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EPA to Regulate PFAS Levels in Drinking Water


The U. S. Environmental Protection Agency (EPA) has proposed a national drinking water standard covering six per-polyfluoroalkyl compounds generally referred to as PFAS (“forever chemicals”).  The proposal would require regulation of two of the chemicals in the group to four parts per trillion with a limit over the mix of four others in the group. In 2016, based on available information at the time, the recommended PFAS concentration in drinking water was set at 70 parts per trillion. Operators of water systems will be required to determine levels and take corrective measures to reduce contamination.

This action follows emerging evidence that PFAS compounds are deleterious to health and that imposing stricter upper limits would eliminate health hazards. Accumulation of PFAS in liver and kidney tissues can predispose to cancer, obesity, elevated blood cholesterol and decreased fertility.


Since 1940, PFAS compounds have been incorporated in water repellant clothing, furniture, carpets, non-stick pans, paints, cosmetics and fire-fighting foam.  Two of the most toxic compounds were phased out of production a decade ago, according to the American Chemistry.  Council.  Predictably, this industry questions the scientific justification used by the EPA to set levels.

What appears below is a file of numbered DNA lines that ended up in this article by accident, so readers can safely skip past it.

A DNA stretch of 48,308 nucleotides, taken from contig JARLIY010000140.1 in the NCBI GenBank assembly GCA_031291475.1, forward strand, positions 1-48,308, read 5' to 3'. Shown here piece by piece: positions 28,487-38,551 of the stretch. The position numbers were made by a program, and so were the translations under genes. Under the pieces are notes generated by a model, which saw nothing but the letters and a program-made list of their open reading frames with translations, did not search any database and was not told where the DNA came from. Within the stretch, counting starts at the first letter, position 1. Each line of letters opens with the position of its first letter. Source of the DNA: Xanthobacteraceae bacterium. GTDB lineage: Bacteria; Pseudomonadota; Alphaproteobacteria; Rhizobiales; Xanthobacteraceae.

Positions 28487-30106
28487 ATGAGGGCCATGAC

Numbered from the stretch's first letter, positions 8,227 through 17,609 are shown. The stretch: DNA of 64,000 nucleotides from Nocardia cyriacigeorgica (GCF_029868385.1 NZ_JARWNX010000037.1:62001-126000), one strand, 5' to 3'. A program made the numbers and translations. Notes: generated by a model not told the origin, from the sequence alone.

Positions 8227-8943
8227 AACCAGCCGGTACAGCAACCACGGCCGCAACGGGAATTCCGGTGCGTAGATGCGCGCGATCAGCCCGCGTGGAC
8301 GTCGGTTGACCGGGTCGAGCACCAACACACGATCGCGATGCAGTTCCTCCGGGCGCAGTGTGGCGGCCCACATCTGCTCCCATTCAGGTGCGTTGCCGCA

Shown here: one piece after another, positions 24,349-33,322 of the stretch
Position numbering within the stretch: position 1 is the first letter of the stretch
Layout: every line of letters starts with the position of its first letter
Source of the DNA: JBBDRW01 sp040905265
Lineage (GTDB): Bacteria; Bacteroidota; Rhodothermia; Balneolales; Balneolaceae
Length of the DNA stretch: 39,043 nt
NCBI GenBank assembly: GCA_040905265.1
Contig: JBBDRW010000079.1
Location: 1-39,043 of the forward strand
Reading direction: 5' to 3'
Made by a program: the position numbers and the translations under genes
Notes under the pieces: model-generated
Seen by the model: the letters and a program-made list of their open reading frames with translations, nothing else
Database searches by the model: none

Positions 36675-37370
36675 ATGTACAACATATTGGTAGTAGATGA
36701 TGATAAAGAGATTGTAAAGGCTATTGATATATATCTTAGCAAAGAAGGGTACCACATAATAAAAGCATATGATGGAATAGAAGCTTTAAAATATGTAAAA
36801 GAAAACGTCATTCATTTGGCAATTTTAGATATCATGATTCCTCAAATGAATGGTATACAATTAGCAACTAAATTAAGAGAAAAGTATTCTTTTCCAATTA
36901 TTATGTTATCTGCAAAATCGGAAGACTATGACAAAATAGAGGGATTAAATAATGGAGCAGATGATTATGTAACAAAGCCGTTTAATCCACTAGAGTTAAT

Currently ten U. S. states in the Northeast and in Michigan and Wisconsin have limits on PFAS in drinking water.  Despite reduced use of these compounds, their persistence in the environment, including soil and water, will represent a problem for centuries to come.


The EPA proposal will be subject to public comment and if adopted, public water systems will have three years from the date of the regulation to comply. There will be considerable expense to comply with the proposed standard. Extesive litigation is expected that will delay resolution of an accepted level.